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International Dance Day Celebrations in London

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 by Anji Kumar.
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Indian dance forms captured the audience attention at an event organised at Church of Scientology to mark International Dance Day….reports Asian Lite News. PICS: Angis Photography

 by Anji Kumar.
All-presenters-at-the-Dance-and-Development-event-1

Tribal dances Garo of Meghalaya, Cheraw of Mizoram and Siddi of Karnataka were introduced to the British audiences for the first time, along with Pavara dance of Maharashtra- also a lesser seen adivasi dance, alongside Thiruvathirakali dance of Kerala in the folk genre. The event, titled “Dance and Development” marking International Dance Day in London, was hosted at Church of Scientology London and organised by Sanskruti Centre for Cultural Excellence. The programme thematically highlighted art, culture and empowerment of tribal communities of India.

 by Anji Kumar.
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Audience was welcomed by Tracey Coleman on behalf of Church of Scientology, followed by a presentation by Ragasudha Vinjamuri on tribal communities of India, their density, extant, measures implemented for the empowerment tribal and forest dweller communities such as Skills Development Programmes for tribal youth, establishment of central Tribal Universities, Tribal Research Centres and Centres of Excellence, Ekalavya Model Residential Schools, Fellowships and Scholarships through the Ministry of Tribal Affairs, and the popular Minimum Selling Price (MSP) for Minor Forest Produce (MSP). Tribal paintings arts such as Gond, Warli, Saora, Pithora and Bhil were also highlighted.

A documentary film was shown on Siddi community of Karnataka outlining how their participation in the field of sports was encouraged, followed by another short dance video of Suggi dance of Karnataka. Tushar Joge spoke interestingly on tribal empowerment in Maharashtra, as it has second largest tribal concentration in India. Mayura Patel, Founder of Dynamic Women Foundation emphasised on the importance of promoting tribal arts in the UK and appreciated Sanskruti Centre’s efforts in researching and bringing lesser known dances to the UK audiences. Tribute to tribal heroes and heroines was paid, such as Mary Kom, Baichung Bhutia, Birendra Lakra, Dilip Tirkey, OP Jaisha, Deepika Kumari, Kamala Babu Siddi who made India proud on the international scene in the fields of Boxing, Football, Hockey, Marathon, Archery and Athletics, followed by Vote of Thanks by Sushil Rapatwar- co-organiser of the event.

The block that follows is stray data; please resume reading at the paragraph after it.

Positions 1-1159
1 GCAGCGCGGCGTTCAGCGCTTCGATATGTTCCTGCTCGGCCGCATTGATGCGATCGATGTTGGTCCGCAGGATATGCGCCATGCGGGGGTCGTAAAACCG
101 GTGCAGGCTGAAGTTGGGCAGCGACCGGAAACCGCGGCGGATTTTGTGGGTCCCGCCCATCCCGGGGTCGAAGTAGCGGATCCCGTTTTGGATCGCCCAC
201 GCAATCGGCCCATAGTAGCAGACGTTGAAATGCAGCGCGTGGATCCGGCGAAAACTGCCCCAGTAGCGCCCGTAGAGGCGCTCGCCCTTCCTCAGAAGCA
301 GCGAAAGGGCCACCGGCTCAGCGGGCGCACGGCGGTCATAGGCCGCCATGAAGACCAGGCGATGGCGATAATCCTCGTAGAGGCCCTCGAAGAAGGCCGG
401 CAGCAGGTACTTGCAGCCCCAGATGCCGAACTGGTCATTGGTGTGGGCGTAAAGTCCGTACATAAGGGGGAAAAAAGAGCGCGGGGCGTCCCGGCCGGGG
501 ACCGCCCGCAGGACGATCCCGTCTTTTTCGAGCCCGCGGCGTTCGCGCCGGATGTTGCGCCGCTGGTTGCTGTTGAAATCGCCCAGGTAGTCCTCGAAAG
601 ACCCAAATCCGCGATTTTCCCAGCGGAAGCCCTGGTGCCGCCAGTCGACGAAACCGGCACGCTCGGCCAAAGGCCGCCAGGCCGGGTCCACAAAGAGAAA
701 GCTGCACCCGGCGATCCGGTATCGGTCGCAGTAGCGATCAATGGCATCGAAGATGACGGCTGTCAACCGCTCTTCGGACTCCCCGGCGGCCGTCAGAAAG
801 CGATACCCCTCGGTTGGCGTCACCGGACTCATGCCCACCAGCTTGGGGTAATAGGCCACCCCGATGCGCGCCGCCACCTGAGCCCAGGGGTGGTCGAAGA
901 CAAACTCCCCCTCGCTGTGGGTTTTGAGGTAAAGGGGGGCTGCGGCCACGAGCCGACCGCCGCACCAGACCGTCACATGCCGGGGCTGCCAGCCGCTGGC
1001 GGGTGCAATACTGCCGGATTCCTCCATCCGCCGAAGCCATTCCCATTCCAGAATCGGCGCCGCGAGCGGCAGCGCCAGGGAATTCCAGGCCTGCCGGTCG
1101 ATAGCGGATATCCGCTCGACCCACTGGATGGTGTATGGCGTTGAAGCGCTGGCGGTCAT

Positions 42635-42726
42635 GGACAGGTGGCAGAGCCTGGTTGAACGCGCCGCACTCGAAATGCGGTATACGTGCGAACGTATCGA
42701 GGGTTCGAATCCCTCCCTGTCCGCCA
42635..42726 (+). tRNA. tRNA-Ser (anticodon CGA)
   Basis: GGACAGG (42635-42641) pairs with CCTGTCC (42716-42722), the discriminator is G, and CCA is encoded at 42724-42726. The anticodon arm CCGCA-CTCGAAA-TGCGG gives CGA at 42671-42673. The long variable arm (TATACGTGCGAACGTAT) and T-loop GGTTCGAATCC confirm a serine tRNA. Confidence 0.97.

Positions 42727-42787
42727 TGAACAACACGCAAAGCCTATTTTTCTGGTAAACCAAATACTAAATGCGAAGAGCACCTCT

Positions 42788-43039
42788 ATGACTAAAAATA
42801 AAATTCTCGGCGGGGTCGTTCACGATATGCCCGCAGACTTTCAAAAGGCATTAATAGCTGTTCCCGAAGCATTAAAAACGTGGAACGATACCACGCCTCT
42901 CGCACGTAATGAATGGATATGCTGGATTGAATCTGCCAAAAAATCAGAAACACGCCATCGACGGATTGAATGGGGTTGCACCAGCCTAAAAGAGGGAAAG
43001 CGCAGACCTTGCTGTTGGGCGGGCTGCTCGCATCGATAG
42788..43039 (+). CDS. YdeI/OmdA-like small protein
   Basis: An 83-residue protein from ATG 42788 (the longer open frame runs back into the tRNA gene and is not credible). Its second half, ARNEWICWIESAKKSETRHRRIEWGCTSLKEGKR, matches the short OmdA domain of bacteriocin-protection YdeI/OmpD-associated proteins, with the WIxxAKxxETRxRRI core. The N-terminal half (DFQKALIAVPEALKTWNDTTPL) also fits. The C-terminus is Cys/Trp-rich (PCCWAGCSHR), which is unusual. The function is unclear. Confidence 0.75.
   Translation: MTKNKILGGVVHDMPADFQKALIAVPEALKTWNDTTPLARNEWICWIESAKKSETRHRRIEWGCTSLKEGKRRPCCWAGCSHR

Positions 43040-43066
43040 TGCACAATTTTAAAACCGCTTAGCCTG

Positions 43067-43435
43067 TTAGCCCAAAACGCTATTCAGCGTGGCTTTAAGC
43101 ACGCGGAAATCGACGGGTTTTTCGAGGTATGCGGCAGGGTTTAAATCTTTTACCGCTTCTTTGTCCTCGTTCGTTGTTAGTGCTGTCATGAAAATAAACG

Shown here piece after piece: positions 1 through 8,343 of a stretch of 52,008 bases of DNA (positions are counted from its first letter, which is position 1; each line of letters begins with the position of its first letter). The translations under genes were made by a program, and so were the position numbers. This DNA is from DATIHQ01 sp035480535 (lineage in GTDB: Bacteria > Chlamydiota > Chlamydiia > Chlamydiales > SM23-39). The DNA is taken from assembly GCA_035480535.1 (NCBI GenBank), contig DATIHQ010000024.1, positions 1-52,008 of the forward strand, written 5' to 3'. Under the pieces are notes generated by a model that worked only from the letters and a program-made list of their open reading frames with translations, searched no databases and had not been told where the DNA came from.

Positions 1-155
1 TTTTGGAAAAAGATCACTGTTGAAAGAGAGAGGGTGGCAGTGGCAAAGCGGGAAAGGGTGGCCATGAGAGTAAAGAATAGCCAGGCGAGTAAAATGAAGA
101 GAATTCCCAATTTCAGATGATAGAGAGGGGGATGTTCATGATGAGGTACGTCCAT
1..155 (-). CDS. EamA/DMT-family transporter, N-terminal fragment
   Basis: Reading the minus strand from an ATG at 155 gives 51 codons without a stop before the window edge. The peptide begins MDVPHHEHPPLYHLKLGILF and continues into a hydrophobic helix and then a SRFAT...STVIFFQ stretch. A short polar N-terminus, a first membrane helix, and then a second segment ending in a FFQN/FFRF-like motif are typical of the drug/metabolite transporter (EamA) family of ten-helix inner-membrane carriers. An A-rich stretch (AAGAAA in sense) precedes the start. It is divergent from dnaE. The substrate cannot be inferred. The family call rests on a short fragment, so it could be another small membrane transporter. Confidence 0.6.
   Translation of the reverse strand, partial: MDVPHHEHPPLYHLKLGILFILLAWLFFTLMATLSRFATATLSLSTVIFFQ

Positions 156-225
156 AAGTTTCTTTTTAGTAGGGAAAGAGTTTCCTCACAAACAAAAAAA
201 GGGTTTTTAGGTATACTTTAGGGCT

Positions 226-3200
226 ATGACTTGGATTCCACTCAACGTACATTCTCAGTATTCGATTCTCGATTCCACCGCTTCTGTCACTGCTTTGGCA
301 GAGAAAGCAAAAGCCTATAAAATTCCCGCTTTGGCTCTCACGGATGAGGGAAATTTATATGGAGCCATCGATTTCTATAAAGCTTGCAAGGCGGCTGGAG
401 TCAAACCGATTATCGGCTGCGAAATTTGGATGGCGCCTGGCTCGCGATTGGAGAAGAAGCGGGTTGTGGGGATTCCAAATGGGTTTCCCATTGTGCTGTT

by Anji Kumar.
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Dancers in the event were Juhi Dhanasekaran, Lumbini Bafna, Mona Jethwa Patel, Neelam More Agarwal, Dr Piyali Basu, Preetha Sukesh, Prasanthi Aripirala, Priyadarshini Niranjan, Sravanthi Thadakamalla, Vishakha Tokikar in the tribal section and Manju Sunil, Nethra Vivek, Shyama Shalin, Parvathi, Sridevi and Dipti have presented Thiruvathirakali.

Dr Piyali, one of the Garo dance participants who holds doctorate in folk dancing says, “Being part of this dance was great and exciting. It was such an amazing opportunity and a great experience to work with other wonderful dancers. The practices have helped me greatly”.

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Priyadarshini who participated in Cheraw dance says “When I heard about this opportunity to learn Cheraw dance, I immediately jumped at it because I love dancing and I have a thirst to learn about various forms of dance. I have seen this dance when I was a kid on Doordarshan Channel and I still can’t believe I have performed the same dance. Learning these dance steps has been very challenging. It was a struggle initially with coordination of movements with other dancers, timing, remembering the music beats etc. I have even pulled my leg ankle muscle once.  But with our mentor’s training and encouragement, we could rock the floor”. Another dancer Lumbini says “Mizo dance is the most difficult and fascinating form. It was a very fun and amazing experience for me learning this new dance. I remember the first day of practice, I was so awe-struck by the moving sticks that I even forgot to do my steps”

Event was compered by Chinmayi Thadakamalla clad in a beautiful Lambadi tribal outfit.

The hall was fully packed with audiences equally diverse, representing a vast variety of community and faith organisations.